“From altars and temples as far back as the Stone Age our forefathers sent up to the skies the smoke of resins and scented woods in order to please the unknown heavenly powers. From these burnt offerings comes our word perfume, from the Latin per fumen meaning ‘by smoke.’ Similarly, our word ‘incense’ is from incendere, meaning ‘to burn’ and it reminds us of the earliest uses of aromatic substances burnt as part of religious ceremonies. Incense and the use of perfumes in ritual and civil ceremony were also an important element in the early Chinese culture and have a long and continuing history of use in the Christian church.
“During the 18th century perfume was sold to be decanted but as it was extremely expensive the containers into which it was decanted were similarly opulent. Perfume flasks were produced by Sevres and in Britain rococo porcelain bottles were made at Chelsea and in jasper-ware in the Neo-classical style by Wedgwood.
” The end of the 19th century saw the beginning of the commercial perfume industry as we know it today. Rather than producing their own scent to be decanted, perfumers such as Coty, and Roger & Gallet commissioned designs from leading glassmakers, including Baccarat (who produced bottles for Guerlain) and Lalique (who produced bottles for an estimated 60 perfumers, including Francois Coty.)
“After the First World War many of the couturiers added perfume to their collections. In 1921 Chanel launched her famous No 5, the first scent to bear the name of a designer. Indeed, Chanel No 5 was revolutionary as it was one of the first perfumes which combined both natural floral and synthetic substances. The elegant, even chunky, bottle with the black and white graphics has become an icon of 20th century perfume bottle design and has changed little since it was first on sale more than 80 years ago.”
(from an article of mine a few years ago, but today as an introduction to my post on perfume)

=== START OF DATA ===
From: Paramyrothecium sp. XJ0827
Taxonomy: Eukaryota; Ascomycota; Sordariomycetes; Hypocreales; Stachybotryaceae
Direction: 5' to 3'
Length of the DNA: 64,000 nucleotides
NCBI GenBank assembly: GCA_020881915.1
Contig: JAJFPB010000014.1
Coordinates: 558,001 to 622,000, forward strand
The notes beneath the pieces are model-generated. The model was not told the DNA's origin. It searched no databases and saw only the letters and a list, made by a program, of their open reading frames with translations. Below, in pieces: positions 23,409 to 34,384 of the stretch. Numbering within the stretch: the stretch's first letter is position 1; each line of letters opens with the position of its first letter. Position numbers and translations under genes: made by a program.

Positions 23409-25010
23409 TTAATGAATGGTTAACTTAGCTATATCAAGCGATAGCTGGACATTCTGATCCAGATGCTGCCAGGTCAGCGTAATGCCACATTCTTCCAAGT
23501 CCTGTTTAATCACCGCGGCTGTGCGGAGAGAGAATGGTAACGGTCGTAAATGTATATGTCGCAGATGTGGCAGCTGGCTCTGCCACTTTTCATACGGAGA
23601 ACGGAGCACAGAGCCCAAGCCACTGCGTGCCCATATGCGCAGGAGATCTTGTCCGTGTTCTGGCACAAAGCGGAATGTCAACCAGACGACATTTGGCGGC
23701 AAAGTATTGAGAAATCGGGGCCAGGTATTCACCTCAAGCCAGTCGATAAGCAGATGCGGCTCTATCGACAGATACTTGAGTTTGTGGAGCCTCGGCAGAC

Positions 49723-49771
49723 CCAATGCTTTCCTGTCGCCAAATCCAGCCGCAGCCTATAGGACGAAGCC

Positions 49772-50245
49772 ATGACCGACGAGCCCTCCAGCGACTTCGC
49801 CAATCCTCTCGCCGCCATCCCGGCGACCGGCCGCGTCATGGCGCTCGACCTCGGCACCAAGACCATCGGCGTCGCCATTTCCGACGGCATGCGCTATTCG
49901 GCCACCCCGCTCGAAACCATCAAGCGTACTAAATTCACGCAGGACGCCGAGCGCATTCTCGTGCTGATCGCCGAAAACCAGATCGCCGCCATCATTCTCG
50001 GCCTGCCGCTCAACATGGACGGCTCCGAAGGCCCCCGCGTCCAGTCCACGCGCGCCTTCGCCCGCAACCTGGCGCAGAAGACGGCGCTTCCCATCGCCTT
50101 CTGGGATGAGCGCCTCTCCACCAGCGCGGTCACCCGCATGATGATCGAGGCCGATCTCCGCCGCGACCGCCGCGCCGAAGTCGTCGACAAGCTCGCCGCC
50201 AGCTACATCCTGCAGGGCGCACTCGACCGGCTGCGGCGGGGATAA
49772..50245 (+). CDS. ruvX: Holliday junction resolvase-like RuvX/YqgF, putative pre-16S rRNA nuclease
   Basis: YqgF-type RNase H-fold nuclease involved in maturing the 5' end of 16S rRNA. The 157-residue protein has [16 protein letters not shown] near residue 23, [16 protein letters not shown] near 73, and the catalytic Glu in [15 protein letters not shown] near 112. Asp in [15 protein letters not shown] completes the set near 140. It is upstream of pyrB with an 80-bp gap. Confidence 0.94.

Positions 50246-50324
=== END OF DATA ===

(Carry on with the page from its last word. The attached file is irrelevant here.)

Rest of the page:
I have loved perfume since I was young although I don’t recall my mother using it in the early 1950s because after WW2 when all things were scarce she certainly wouldn’t have had money for anything as frivolous as a bottle of scent. But I remember her loving her own special soap – Cyclax Skin Soap – which came in a purple and silver wrapper and it was so precious to her, she would use it, then dry it, re-wrap it and ‘save’ it for her next wash. We made do with Imperial Leather of Knight’s Castile. But her own soap had a wonderful fragrance, but sadly, this gorgeous soap is no longer manufactured.
One of several books I have on perfume and its history
When I was eleven a friend and I were taken by my mother to stay with friends of hers in London. She ‘delivered’ us, returning home to our shop the next day, and then collected us the following weekend. During that second weekend she took us to Swan and Edgar’s department store (no longer there) where she bought me a phial of Miss Dior perfume. I was delighted; this was my first grown-up perfume of my own, and to have the signature perfume of the great dress designer filled me with happiness. I felt so grown up, in my tweed costume (a jacket and matching skirt wasn’t referred to as a suit then, but as a costume) and my Russell & Bromley brown lace-up shoes and white ankle socks.
After that, Mum and I would regularly frequent the perfumery counters in our own town’s department stores, where the elegant sales assistants soon got to know us. They were, I think, surprised that such a young girl took such an interest in perfumes and it was their habit to save their tester bottles for me. In those days, these were miniature bottles often held within a Bakelite stand, with ‘droppers’ inside the stopper, so that you could dab some of the perfume on your wrist, to try it out. Some were almost empty, but a few would be filled with the not-so-popular fragrances, but I liked to try them all.